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My 457 sits under an Arken scope mounted in Arken rings. I figure if the scope manufacturer makes rings they should mate well with their scope.

On the other hand, I have a Remington 700 LTR and the Burris scope on it is mounted in a pair of ARC rings..... NOT cheap but I love those rings!
 

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They matter. Some cheap cast rings have a depression on the bearing surface and can mark the scope, Some cheap rings will not be in alignment. Some cheap rings will not hold well. Some cheap rings look cheap.
I prefer Burris signature ring which cost a little more, but eliminate almost every ring problem. It doesn’t make sense to me to study what rifle and scope are best suited for what you want to do, and then put little or no thought into what base or rings you want to hold it all together.
I like Burris Sigs too, have them on all my scoped rifles. I like them because they are solid, well made, NEVER damage the scope and, with the accessory inserts, provide up to 40 MOA or so of external adjustment where needed or desirable. But the OP didn't ask about any of that, and I limited my response to just what he asked. For 50-100 yd. plinking with a .22 you really don't need exceptional rings. Just about anything will do if they're properly made. The best inexpensive rings I've ever used on a rimfire are BKL's. They have no faults. BKL rings meet all normal requirements if external adjustments aren't needed, are well made, have never damaged a scope I've had them on and cost about half as much as Burris Sigs. If I wasn't willing to spend $40-80 for rings I'd use BKL's.
 

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It's best to lap all no matter the price.
I know that this continues to be viewed as the "best practice." But I've put a bunch of scopes on without lapping, and a bunch with lapping. My suspicion is that -- particularly with the materials and machining now being used -- lapping in general should be unnecessary -- IF there isn't some problem with the base or receiver or the scope itself. Of the last four scopes I've mounted, I've lapped only one set of rings -- and only because I was being especially careful with my rimfire target rifle. And in that case there appeared to be nothing gained other than a little smoothing/polishing. Also, I think there's some argument that lapping may contribute more in the case of higher recoil rifles, though even that seems more dogma than anything based on empirical study. This is something a lot of people believe strongly, and they won't be deterred.

Still, I won't recommend against lapping -- which will often require you to pay someone to do it if you don't have the necessary equipment yourself. And you probably should pay someone if you aren't pretty confident in what you're doing. How much lapping is enough? How much lapping is too much? How can you tell? There are some fine lines there. It's like lapping tuning slides on brass musical instruments (which I've done a LOT), care must be taken or you end up ruining something that you were trying to improve. Oops.
 

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I know that this continues to be viewed as the "best practice." But I've put a bunch of scopes on without lapping, and a bunch with lapping. My suspicion is that -- particularly with the materials and machining now being used -- lapping in general should be unnecessary -- IF there isn't some problem with the base or receiver or the scope itself. Of the last four scopes I've mounted, I've lapped only one set of rings -- and only because I was being especially careful with my rimfire target rifle. And in that case there appeared to be nothing gained other than a little smoothing/polishing. Also, I think there's some argument that lapping may contribute more in the case of higher recoil rifles, though even that seems more dogma than anything based on empirical study. This is something a lot of people believe strongly, and they won't be deterred.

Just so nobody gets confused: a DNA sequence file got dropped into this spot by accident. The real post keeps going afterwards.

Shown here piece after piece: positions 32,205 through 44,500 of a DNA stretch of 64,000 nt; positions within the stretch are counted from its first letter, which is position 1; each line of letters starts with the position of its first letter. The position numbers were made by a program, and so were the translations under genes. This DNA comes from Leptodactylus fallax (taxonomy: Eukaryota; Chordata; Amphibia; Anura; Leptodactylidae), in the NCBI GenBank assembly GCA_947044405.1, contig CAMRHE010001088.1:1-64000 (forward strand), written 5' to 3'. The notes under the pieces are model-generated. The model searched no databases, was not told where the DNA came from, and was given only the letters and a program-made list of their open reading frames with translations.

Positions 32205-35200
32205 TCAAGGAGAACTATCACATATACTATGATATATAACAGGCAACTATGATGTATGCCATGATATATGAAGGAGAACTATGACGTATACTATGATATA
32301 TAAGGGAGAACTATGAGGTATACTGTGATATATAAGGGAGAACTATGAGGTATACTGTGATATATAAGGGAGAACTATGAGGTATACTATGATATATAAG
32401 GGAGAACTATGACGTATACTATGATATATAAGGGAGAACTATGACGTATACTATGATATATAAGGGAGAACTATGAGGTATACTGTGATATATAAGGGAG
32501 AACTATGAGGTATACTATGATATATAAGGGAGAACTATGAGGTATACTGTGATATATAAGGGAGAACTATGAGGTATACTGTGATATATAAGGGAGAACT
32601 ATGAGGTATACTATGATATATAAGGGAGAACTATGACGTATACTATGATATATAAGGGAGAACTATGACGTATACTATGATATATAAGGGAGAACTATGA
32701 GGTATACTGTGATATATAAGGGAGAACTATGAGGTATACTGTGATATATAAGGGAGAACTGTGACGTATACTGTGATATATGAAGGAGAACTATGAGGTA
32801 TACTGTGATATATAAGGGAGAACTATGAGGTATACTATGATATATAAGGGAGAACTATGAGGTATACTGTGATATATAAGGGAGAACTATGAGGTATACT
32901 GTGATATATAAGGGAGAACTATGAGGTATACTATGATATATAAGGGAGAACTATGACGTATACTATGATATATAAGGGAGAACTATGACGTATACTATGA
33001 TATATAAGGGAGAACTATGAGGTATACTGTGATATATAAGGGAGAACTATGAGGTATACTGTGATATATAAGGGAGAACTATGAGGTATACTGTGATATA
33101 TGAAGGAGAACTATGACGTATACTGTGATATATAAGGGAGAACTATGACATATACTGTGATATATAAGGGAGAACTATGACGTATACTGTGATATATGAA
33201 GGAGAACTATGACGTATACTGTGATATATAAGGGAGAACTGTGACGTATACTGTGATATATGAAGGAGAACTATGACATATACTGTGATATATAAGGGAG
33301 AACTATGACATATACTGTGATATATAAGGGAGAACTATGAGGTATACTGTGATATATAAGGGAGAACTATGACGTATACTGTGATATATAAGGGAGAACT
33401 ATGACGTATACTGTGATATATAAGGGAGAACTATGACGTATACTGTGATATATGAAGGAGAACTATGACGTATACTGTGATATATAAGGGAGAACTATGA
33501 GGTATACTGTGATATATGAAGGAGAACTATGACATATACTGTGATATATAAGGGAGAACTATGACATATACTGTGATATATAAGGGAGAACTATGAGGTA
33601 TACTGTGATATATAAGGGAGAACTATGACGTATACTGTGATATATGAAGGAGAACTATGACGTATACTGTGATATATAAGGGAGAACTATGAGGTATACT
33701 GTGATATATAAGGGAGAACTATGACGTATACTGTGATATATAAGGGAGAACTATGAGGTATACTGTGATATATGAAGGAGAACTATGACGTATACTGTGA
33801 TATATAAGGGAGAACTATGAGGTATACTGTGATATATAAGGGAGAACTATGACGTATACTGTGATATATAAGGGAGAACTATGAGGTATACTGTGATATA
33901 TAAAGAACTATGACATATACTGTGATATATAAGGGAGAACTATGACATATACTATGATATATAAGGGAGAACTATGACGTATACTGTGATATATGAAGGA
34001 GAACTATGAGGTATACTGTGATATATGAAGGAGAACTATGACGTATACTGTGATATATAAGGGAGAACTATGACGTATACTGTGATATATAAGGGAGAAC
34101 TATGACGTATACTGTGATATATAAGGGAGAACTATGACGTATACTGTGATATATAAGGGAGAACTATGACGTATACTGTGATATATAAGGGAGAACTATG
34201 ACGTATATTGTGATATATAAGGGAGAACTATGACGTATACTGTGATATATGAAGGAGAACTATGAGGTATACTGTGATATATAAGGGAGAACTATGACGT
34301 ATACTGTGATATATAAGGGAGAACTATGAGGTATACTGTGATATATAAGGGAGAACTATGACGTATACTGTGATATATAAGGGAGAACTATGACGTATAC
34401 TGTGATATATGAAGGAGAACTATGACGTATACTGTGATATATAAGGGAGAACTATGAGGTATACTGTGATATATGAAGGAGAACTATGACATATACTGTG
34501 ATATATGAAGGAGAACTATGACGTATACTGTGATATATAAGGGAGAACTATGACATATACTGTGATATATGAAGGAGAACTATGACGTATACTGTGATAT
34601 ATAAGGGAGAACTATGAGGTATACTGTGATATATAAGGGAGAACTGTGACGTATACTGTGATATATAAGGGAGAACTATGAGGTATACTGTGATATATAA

Still, I won't recommend against lapping -- which will often require you to pay someone to do it if you don't have the necessary equipment yourself. And you probably should pay someone if you aren't pretty confident in what you're doing. How much lapping is enough? How much lapping is too much? How can you tell? There are some fine lines there. It's like lapping tuning slides on brass musical instruments (which I've done a LOT), care must be taken or you end up ruining something that you were trying to improve. Oops.
I've noticed that the practice of lapping is usually recommended the most by people who sell lapping tools. Obviously Burris Signature rings, with their plastic inserts, can't benefit from lapping, and frankly none others I've used over the decades have ever needed it either - so far as I can tell, anyway. But if I ever have any doubts then I guess I'll be in the market for a lapping tool. They cost a lot less than a good scope.
 

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I've noticed that the practice of lapping is usually recommended the most by people who sell lapping tools.
😂 😂 😂 But lapping tools are cool. What's not to like about a few steel bars? But you need a differenc set for each diameter scope tube. And once you invest in the tool, why not lap every set of rings you install? Just to amortize the investment. I know mine's sitting on the shelf awaiting it's next chance -- which may never come. Oh, well, my son will end up with it.

Lloyd S said:
Obviously Burris Signature rings, with their plastic inserts, can't benefit from lapping, ...
There's also a pretty lengthy history of using various sorts of non-metallic strips inside rings (I recall some cases of that stuff actually coming with the rings) to ensure a higher degree of conformity and friction between ring and scope, along with careful directions on how to use it. I think that different schools of thought evolved on how best to secure a scope in rings -- along with a bunch of horror stories about scopes being ruined by doing things wrong in one way or another. Along with a dose of "Since things can be done this way, they should be done this way. It is the way."

And NOBODY wants to ruin a nice scope. :(